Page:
Designing Interfaces, 3rd Edition

Book Description

Designing good application interfaces isn’t easy now that companies need to create compelling, seamless user experiences across an exploding number of channels, screens, and contexts. In this updated third edition, you’ll learn how to navigate through the maze of design options. By capturing UI best practices as design patterns, this best-selling book provides solutions to common design problems.

You’ll learn patterns for mobile apps, web applications, and desktop software. Each pattern contains full-color examples and practical design advice you can apply immediately. Experienced designers can use this guide as an idea sourcebook, and novices will find a road map to the world of interface and interaction design.

  • Understand your users before you start designing
  • Build your software’s structure so it makes sense to users
  • Design components to help users complete tasks on any device
  • Learn how to promote wayfinding in your software
  • Place elements to guide users to information and functions
  • Learn how visual design can make or break product usability
  • Display complex data with artful visualizations

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Table of Contents

  1. Preface to the Third Edition
    1. Why We Wrote This Book
    2. Design Patterns Remain Relevant
    3. Software Is Systems Now
      1. Focus: Screen-Based, Web, and Mobile
      2. What’s Not in This Edition
    4. Who This Book Is For
    5. How This Book Is Organized
      1. Introduction and Design Discussion
      2. The Patterns
    6. Conclusion
    7. Conventions Used in This Book
    8. O’Reilly Online Learning
    9. How to Contact Us
    10. Acknowledgments
  2. 1. Designing for People
    1. Context
      1. Know Your Audience
      2. Interactions Are Conversations
      3. Match Your Content and Functionality to Your Audience
      4. Skill Level
      5. Goals: Your Interface Is Just a Means to Their Ends
      6. Ask Why
      7. Design’s Value: Solve the Right Problem, and Then Solve It Right
    2. Research: Ways to Understand Context and Goals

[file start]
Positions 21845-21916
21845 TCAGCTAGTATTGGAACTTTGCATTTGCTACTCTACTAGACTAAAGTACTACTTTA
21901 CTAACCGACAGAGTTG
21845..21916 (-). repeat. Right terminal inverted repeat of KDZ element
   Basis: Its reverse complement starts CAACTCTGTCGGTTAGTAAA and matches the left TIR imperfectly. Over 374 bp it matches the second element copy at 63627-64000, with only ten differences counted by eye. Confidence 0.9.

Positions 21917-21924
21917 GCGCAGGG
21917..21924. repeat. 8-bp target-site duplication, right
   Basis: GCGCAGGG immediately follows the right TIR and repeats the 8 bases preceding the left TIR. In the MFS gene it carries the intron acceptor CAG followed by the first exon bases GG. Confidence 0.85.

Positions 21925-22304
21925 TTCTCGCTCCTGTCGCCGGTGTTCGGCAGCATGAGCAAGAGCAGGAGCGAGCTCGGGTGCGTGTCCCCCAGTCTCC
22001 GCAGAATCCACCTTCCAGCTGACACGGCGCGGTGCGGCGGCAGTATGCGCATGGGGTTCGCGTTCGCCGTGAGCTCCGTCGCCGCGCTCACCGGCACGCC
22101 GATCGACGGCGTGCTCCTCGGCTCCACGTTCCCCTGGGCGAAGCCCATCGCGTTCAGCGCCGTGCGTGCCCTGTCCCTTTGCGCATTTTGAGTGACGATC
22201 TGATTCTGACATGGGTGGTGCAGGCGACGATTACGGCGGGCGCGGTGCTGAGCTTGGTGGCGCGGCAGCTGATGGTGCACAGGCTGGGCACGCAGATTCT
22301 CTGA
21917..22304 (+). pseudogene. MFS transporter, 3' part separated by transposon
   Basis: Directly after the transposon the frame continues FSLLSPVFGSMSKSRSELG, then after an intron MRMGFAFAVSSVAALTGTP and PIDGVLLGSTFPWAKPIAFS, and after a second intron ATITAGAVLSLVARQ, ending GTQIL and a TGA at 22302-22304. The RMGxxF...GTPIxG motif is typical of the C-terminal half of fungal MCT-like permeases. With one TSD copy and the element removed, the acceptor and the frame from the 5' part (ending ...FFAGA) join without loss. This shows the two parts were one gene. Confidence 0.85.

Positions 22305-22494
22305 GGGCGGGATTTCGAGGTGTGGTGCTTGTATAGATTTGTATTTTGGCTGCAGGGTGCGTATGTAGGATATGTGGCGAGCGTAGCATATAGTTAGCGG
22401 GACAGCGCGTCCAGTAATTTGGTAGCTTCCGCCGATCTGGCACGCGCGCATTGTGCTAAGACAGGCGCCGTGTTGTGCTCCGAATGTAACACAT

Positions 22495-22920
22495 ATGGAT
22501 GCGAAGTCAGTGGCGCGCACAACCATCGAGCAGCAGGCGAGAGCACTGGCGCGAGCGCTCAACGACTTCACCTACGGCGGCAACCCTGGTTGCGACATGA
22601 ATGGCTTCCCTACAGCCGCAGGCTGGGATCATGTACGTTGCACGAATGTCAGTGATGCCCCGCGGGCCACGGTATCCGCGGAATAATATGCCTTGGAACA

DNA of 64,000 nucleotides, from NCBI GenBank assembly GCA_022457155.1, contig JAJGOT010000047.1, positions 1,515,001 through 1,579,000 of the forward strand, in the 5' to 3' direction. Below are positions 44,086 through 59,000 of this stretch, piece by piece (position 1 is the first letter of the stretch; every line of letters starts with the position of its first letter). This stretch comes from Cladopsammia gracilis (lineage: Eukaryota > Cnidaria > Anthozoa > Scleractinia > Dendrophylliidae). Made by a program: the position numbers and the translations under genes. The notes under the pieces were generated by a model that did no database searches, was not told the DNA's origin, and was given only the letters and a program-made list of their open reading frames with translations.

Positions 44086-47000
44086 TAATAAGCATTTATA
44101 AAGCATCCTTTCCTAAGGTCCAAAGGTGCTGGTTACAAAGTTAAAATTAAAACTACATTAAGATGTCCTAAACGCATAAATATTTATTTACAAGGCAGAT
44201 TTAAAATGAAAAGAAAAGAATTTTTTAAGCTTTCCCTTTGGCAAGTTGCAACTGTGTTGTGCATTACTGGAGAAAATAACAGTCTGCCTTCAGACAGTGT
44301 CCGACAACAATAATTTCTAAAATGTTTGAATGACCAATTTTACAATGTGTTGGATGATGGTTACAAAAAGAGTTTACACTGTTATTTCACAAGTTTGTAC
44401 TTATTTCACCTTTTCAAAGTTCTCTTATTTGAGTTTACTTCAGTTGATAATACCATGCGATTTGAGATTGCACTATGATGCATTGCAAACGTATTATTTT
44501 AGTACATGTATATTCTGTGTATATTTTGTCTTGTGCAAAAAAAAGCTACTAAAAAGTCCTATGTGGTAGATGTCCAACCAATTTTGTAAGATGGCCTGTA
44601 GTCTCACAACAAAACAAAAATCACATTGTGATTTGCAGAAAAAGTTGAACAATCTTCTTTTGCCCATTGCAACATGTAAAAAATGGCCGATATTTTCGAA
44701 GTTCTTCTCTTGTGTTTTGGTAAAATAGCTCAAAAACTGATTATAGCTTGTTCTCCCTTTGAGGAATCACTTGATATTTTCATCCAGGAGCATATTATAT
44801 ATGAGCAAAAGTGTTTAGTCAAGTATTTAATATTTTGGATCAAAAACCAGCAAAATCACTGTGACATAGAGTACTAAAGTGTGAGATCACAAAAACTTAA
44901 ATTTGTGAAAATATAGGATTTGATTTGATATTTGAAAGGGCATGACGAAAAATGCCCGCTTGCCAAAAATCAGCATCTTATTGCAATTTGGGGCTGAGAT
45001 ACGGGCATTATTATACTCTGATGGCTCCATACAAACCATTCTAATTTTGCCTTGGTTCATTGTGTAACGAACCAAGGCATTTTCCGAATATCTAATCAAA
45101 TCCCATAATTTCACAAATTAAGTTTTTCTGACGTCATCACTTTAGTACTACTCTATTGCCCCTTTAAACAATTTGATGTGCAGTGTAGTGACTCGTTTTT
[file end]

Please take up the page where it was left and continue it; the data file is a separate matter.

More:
1. Direct Observation
      2. Case Studies
      3. Surveys
      4. Personas
      5. Design Research Is Not Marketing Research
    3. The Patterns: Cognition and Behavior Related to Interface Design
      1. Safe Exploration
      2. Instant Gratification
      3. Satisficing
      4. Changes in Midstream
      5. Deferred Choices
      6. Incremental Construction
      7. Habituation
      8. Microbreaks
      9. Spatial Memory
      10. Prospective Memory
      11. Streamlined Repetition
      12. Keyboard Only
      13. Social Media, Social Proof, and Collaboration
    4. Conclusion
  3. 2. Organizing the Content: Information Architecture and Application Structure
    1. Purpose
    2. Definition
      1. Designing an Information Space for People
    3. Approach
      1. Separate Information from Presentation
    4. Mutually Exclusive, Collectively Exhaustive
    5. Ways to Organize and Categorize Content
      1. Alphabetical
      2. Number
      3. Time
      4. Location
      5. Hierarchy
      6. Category or Facet
    6. Designing for Task and Workflow-Dominant Apps
      1. Make Frequently Used Items Visible
      2. “Chunk Up” Jobs into a Sequence of Steps
      3. Multiple Channels and Screen Sizes Are Today’s Reality
      4. Display Your Information as Cards
    7. Designing a System of Screen Types
    8. Overview: Show a List or Grid of Things or Options
    9. Focus: Show One Single Thing
    10. Make: Provide Tools to Create a Thing
    11. Do: Facilitate a Single Task
    12. The Patterns
      1. Feature, Search, and Browse
      2. Mobile Direct Access
      3. Streams and Feeds
      4. Media Browser
      5. Dashboard
      6. Canvas Plus Palette
      7. Wizard
      8. Settings Editor
      9. Alternative Views
      10. Many Workspaces
      11. Help Systems
      12. Tags
    13. Conclusion
  4. 3. Getting Around: Navigation, Signposts, and Wayfinding
    1. Understanding the Information and Task Space
    2. Signposts
    3. Wayfinding
    4. Navigation
      1. Global Navigation
      2. Utility Navigation
      3. Associative and Inline Navigation
      4. Related Content
      5. Tags
      6. Social
    5. Design Considerations
      1. Separate the Navigation Design from the Visual Design
      2. Cognitive Load
      3. Keep Distances Short
    6. Navigational Models
      1. Hub and Spoke
      2. Fully Connected
      3. Multilevel or Tree
      4. Step by Step
      5. Pyramid
      6. Flat Navigation
    7. The Patterns
      1. Clear Entry Points
      2. Menu Page
      3. Pyramid
      4. Modal Panel
      5. Deep Links
      6. Escape Hatch
      7. Fat Menus
      8. Sitemap Footer
      9. Sign-In Tools
      10. Progress Indicator
      11. Breadcrumbs
      12. Annotated Scroll Bar
      13. Animated Transition
    8. Conclusion
  5. 4. Layout of Screen Elements
    1. The Basics of Layout
      1. Visual Hierarchy